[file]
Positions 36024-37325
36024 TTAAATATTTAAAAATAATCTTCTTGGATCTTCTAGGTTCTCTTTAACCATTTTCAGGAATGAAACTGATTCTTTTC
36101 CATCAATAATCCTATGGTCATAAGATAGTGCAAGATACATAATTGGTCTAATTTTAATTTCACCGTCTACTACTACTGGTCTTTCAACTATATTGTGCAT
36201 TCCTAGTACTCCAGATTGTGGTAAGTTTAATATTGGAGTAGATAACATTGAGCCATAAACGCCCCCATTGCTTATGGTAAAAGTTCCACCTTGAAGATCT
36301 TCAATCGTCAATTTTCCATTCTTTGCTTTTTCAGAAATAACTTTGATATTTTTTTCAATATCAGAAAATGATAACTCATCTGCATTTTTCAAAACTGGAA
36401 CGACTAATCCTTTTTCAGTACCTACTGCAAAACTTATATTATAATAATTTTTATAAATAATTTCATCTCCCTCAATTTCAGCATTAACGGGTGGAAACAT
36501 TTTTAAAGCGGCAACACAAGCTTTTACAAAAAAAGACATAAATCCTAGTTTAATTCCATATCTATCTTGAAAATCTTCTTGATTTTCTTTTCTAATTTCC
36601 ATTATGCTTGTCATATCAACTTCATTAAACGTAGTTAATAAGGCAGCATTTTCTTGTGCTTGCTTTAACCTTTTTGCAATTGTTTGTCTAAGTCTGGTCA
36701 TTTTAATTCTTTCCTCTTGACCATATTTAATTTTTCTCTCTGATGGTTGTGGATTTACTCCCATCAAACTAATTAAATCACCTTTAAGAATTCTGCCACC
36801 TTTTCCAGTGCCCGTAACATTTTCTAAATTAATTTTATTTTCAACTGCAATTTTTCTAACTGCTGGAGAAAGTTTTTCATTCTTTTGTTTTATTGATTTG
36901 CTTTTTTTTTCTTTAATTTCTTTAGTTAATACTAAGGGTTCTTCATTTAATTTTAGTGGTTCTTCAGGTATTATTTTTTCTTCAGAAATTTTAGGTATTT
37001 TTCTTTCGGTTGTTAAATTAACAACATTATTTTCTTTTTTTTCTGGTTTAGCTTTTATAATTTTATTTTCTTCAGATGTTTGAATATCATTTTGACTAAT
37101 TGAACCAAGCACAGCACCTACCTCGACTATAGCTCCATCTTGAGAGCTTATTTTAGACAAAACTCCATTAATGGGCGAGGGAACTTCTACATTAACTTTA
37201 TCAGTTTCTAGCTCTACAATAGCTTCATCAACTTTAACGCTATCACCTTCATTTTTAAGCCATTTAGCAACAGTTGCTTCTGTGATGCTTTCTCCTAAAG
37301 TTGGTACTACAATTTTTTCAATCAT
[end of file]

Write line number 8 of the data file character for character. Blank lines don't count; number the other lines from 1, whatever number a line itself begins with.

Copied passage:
36601 ATTATGCTTGTCATATCAACTTCATTAAACGTAGTTAATAAGGCAGCATTTTCTTGTGCTTGCTTTAACCTTTTTGCAATTGTTTGTCTAAGTCTGGTCA